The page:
To contact any of these mentors, simply click ‘contact mentor’ on their profile. If you are new to horsesmouth, you will need to register first – it’s free and easy! To search for other mentors to contact, or to sign up as a mentor yourself, go to our homepage. Good luck and happy mentoring!


Mentor Mondays.

11 06 2012

It’s that time of year! Lots of our new mentors signing up are young mentors, offering advice on school and university life; dealing with exams pressure and stress, choosing courses and applying for university, and dealing with the new way of life that going to university brings, away from home and family.

Here are just a few of the new mentors who have signed up in the last month, just a fraction of the horsesmouth mentors offering advice on this topic, but why not snag a new mentor before someone else does? Let’s meet them.

rhaugh1, 20, about to finish second year studying Psychology at Northumbria University in Newcastle. ‘As someone who has recently encountered the university application process, I am knowledgeable on the procedures involved, what makes a good university application, how to choose a university and how to prepare for course interviews. As a member of my university swim and triathlon team, Psychology Society secretary and an active volunteer inside my university, I am informed of the different opportunities available to students. I am able to provide advice on making the most of university, coping with university work and peer pressures and general welfare.’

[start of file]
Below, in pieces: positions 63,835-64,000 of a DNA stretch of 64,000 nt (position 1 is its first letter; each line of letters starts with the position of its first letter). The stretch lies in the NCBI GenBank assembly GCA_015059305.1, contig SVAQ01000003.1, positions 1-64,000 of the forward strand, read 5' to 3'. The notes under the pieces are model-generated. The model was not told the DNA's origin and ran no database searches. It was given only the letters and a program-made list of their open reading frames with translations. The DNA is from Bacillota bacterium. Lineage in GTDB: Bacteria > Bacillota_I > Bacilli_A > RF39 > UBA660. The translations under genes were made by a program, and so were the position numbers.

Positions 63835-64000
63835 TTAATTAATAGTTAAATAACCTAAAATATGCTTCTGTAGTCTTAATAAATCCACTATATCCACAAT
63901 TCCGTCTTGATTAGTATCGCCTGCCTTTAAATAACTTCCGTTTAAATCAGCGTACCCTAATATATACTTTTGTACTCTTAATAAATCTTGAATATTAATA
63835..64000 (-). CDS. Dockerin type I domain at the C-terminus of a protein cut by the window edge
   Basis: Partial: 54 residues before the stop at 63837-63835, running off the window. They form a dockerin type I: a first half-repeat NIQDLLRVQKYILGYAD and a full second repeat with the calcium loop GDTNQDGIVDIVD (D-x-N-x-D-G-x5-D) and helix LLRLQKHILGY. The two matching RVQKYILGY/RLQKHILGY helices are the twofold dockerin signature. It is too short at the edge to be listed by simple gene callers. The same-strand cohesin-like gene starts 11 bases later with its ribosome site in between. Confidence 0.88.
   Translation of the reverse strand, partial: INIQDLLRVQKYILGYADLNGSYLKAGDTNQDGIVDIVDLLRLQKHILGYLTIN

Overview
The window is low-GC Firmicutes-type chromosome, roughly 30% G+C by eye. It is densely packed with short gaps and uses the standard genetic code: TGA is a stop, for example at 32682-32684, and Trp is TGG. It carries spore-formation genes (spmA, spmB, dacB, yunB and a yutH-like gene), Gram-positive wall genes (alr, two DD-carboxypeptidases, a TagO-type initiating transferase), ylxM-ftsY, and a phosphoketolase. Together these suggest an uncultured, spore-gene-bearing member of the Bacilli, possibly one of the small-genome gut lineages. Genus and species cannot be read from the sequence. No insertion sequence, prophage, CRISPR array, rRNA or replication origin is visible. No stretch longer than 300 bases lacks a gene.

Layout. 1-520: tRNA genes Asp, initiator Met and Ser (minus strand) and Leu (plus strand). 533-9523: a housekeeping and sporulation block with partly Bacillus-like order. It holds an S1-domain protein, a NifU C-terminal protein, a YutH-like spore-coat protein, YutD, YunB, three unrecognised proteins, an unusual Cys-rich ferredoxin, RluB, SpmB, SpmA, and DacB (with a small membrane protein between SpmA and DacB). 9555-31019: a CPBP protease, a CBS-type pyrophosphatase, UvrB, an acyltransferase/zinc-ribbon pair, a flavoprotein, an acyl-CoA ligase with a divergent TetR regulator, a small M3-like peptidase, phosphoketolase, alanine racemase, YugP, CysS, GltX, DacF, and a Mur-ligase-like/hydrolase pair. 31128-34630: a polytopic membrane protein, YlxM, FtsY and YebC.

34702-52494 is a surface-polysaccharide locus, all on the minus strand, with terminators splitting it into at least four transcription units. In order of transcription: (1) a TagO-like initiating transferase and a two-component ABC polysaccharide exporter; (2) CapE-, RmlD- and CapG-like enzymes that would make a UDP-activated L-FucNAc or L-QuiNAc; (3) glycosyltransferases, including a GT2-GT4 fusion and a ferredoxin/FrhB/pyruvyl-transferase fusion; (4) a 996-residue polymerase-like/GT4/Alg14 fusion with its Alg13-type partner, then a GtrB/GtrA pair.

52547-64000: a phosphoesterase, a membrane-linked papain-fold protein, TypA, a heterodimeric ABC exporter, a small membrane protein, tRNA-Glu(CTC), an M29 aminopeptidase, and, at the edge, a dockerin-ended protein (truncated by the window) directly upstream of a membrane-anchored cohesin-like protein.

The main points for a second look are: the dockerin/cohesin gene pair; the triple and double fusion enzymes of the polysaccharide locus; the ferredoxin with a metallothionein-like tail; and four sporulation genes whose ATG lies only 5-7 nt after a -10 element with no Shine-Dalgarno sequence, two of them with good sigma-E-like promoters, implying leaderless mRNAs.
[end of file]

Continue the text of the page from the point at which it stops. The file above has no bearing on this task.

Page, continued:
DaisyF, 21, just finished third year of a health degree and about to go on to a mental health nursing degree in September. ‘When I originally applied for university, I didn’t reach the grades I needed for the course I had applied for. However, my first choice of university offered me the opportunity to study a different degree with the possibility of transferring to my original course dependent on my grades. Although at first I wasn’t sure, during my first year I realised that my original degree wasn’t really for me and this led me to my future degree. I am so happy that the alternative degree was given as another option and it all happened the way that it did.  This helped me to learn that when something doesn’t go your way, it’s not the end of the world and things will have someway of working out as long as you are willing to try something different and work hard!’